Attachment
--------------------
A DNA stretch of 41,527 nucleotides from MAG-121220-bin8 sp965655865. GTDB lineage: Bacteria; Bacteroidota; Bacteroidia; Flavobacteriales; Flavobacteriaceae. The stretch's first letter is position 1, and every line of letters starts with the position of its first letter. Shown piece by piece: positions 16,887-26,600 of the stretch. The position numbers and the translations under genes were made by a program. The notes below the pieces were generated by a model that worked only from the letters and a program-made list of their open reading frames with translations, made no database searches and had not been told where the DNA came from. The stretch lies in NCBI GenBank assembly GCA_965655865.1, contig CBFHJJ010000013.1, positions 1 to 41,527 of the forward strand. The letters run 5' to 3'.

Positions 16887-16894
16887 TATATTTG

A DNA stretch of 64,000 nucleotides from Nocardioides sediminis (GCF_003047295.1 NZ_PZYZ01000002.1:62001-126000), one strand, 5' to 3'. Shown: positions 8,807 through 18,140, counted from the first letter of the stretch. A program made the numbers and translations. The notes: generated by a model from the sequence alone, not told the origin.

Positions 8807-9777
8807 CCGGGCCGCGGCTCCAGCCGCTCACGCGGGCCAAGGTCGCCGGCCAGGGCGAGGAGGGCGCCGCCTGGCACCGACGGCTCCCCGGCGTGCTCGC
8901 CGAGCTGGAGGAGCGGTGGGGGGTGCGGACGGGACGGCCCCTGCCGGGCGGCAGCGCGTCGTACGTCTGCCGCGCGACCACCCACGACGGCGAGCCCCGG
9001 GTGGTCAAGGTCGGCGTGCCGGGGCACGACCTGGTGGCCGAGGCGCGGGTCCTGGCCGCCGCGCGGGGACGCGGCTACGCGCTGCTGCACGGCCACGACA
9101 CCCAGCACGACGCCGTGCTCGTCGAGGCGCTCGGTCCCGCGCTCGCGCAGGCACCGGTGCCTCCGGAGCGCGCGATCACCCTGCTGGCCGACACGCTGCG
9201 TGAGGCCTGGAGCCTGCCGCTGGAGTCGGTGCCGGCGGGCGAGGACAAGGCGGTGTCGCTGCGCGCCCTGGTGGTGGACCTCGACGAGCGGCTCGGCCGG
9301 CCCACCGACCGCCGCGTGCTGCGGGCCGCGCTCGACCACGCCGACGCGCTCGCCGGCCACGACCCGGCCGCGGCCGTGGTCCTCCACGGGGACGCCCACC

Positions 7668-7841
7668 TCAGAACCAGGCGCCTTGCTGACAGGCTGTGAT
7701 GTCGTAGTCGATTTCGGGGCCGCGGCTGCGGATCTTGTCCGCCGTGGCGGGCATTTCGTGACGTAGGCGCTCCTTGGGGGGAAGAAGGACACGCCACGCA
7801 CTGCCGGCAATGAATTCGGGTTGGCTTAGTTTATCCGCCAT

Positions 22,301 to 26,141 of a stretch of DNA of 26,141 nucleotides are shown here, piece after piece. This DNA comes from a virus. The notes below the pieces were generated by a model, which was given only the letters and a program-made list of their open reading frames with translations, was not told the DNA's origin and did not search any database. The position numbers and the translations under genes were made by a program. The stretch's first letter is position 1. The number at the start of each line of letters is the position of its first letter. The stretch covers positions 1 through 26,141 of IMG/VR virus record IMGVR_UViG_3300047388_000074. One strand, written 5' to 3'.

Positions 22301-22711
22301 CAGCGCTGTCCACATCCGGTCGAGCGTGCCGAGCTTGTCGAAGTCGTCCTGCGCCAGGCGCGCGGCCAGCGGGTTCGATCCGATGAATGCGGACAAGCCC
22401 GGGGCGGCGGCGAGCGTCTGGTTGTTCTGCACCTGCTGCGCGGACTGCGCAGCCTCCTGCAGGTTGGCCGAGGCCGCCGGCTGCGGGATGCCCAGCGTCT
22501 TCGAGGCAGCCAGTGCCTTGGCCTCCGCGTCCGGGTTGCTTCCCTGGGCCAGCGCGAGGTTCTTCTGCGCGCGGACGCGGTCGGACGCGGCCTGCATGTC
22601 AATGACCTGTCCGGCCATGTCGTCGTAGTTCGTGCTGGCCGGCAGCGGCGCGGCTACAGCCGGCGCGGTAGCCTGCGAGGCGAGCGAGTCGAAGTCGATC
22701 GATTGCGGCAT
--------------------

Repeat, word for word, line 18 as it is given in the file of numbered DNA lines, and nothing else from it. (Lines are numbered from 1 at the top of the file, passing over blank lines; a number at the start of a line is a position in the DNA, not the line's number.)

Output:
22301 CAGCGCTGTCCACATCCGGTCGAGCGTGCCGAGCTTGTCGAAGTCGTCCTGCGCCAGGCGCGCGGCCAGCGGGTTCGATCCGATGAATGCGGACAAGCCC